From 1996 through 2002, Cannon played as a sideman for Tommy McCracken, Wayne Baker Brooks, L.V. Banks and Joanna Connor. But he was determined to prove himself. In 2001, while continuing to work as a hired-gun guitarist, he formed his own band, The Cannonball Express. By 2003, he was working exclusively as a band leader. Cannon’s first three albums—2007’s My Woman (self-released), 2011’s Leaving Mood (Delmark) and 2013’s Blues Music Award-nominated John The Conqueror Root (Delmark)—document his rise from promising up-and-comer to star-in-the-making. Almost immediately upon the release of The Chicago Way, Chicago media helped launch Cannon toward blues stardom. He was the subject of multiple newspaper and magazine feature stories and appeared on every local television station. National and international media soon took notice. CNN filmed Cannon leading a tour of Chicago blues clubs and then broadcast the piece around the world. England’s MOJO magazine declared The Chicago Way the #1 Blues Album Of 2016, as did the readers of Living Blues magazine in their annual poll. The album and Cannon were also nominated for four Blues Music Awards (the Grammy of the blues) in 2017. And the world champion Chicago Cubs invited Cannon to throw out the ceremonial first pitch of the September 13, 2017 game. All the attention only makes Cannon more focused. “I feel like I’ve become an ambassador for Chicago blues. People expect a lot from me,” he says. “But it’s good, because I’m forced to keep upping my game.”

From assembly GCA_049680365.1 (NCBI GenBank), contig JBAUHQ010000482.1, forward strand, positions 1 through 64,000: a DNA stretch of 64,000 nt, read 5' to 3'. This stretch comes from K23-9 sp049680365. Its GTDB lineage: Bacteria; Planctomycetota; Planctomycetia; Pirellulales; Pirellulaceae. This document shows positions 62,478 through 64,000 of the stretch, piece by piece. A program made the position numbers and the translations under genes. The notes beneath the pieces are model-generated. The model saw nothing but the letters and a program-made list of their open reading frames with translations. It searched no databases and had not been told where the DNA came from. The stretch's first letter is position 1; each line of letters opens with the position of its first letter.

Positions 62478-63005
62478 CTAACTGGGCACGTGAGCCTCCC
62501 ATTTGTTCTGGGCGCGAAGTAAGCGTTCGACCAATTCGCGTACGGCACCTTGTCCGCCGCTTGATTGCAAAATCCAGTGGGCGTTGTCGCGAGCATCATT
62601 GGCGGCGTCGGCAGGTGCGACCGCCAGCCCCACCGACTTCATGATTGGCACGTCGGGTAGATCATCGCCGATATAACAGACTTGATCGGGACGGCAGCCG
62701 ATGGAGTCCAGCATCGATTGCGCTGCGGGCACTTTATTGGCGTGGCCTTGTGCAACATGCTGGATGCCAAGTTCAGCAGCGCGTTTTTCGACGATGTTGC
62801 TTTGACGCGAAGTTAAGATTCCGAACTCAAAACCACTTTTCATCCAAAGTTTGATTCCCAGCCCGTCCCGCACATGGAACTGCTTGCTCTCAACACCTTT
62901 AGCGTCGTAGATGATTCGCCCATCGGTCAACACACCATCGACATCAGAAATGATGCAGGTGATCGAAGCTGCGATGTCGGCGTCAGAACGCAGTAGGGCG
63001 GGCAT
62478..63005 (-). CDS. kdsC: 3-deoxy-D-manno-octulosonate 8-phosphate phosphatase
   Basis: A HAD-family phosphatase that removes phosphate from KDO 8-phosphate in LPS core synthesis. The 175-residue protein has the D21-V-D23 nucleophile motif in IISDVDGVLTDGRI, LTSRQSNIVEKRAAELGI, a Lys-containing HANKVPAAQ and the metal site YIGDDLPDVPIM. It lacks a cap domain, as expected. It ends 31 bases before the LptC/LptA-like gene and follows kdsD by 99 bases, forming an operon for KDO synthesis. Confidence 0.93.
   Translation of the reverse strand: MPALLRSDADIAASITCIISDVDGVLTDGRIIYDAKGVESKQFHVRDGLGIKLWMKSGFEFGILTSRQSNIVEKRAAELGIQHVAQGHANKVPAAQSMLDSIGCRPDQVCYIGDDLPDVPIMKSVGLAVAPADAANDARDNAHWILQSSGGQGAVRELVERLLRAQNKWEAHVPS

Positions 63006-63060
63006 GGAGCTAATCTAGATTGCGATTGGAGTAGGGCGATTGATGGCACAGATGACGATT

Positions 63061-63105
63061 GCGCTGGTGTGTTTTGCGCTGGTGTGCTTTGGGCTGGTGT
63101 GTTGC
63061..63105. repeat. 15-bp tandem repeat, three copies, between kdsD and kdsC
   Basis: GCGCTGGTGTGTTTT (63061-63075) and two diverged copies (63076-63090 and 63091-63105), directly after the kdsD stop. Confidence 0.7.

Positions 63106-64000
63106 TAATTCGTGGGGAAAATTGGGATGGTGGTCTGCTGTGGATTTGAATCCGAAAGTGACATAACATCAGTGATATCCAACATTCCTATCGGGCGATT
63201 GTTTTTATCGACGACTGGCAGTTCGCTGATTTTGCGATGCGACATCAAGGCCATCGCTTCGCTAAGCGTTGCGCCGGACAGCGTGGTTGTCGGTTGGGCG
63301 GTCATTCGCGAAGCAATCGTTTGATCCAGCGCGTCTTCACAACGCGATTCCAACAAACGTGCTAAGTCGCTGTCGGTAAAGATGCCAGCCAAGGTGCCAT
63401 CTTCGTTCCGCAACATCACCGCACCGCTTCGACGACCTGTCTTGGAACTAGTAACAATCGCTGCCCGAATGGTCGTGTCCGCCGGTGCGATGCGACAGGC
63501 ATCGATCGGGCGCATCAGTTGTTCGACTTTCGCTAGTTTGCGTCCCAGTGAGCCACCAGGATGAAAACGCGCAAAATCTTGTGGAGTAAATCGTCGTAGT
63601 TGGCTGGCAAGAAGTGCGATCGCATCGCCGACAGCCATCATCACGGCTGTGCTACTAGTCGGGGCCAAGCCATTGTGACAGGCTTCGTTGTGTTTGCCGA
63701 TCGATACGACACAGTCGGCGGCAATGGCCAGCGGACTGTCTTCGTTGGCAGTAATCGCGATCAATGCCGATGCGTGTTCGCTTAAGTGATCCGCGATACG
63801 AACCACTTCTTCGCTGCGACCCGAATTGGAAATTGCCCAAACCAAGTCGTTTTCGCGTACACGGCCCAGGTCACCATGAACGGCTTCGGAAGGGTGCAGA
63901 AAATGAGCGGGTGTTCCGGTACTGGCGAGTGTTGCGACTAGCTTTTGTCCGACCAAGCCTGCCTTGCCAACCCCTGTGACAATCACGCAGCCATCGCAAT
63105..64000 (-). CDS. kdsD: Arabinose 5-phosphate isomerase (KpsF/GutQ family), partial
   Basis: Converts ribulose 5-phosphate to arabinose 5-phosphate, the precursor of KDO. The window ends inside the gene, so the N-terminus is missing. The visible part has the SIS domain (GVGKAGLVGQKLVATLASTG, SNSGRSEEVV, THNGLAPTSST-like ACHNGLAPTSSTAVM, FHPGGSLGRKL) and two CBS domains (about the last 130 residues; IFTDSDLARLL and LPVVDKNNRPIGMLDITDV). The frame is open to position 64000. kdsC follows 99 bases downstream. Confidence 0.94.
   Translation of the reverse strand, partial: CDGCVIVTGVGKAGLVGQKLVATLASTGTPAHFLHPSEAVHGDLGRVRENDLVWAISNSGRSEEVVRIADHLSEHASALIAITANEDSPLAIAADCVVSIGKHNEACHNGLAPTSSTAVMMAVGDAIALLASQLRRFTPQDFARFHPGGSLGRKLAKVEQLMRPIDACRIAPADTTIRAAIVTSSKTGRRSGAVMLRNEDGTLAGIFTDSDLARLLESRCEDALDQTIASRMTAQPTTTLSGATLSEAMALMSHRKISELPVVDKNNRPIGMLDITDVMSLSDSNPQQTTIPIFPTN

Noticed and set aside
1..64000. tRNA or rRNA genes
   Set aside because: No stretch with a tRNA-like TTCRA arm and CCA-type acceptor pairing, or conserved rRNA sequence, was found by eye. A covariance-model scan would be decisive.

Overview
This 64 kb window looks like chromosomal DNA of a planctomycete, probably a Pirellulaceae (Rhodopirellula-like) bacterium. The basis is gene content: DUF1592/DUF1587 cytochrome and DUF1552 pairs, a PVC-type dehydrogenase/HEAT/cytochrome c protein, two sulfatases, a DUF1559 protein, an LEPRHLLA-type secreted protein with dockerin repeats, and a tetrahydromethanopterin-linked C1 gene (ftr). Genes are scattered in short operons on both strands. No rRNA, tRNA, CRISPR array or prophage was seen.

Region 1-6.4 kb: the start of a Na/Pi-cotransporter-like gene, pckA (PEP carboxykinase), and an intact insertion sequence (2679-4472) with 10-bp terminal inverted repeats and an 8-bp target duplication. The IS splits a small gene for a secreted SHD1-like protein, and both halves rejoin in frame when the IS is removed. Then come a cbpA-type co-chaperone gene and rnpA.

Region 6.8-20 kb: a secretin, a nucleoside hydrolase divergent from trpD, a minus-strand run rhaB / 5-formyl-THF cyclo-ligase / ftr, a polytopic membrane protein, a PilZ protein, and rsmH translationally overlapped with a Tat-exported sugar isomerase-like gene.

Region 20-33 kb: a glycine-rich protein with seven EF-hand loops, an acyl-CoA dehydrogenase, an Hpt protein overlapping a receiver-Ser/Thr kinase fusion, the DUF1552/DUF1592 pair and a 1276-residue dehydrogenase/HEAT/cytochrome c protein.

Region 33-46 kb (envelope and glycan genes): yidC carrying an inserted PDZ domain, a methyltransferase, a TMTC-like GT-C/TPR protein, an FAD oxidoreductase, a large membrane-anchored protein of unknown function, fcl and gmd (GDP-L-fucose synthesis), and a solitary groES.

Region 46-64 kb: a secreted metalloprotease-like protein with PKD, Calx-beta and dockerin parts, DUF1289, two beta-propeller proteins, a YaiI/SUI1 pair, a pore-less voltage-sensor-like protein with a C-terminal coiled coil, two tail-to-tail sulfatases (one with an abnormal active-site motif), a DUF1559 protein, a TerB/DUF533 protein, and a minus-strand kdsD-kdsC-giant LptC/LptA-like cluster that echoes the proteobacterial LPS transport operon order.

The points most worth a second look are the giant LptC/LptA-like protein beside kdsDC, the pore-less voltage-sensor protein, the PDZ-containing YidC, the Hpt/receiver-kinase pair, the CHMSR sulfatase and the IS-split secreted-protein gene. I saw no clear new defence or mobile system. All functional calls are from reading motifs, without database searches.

Cannon has played the Chicago Blues Festival on ten separate occasions, initially as a sideman, then as a special guest, a sidestage band leader and finally as a main stage headliner. When he’s home, he drives a Chicago Transit Authority bus by day and performs by night. Using every vacation day and day off and working four ten-hour shifts a week, Cannon arranges his schedule to gig out of town as much as possible. It isn’t easy, but, like all of the Chicago greats who have come before him, blues is his calling. Blues Music Magazine declares, “His guitar playing has all the fire and spontaneity of the Chicago legends he carries; his songwriting is a timely and original look at the world he sees by day on a bus and in blues clubs by night, and his assertive voice is the perfect vehicle to deliver the message.”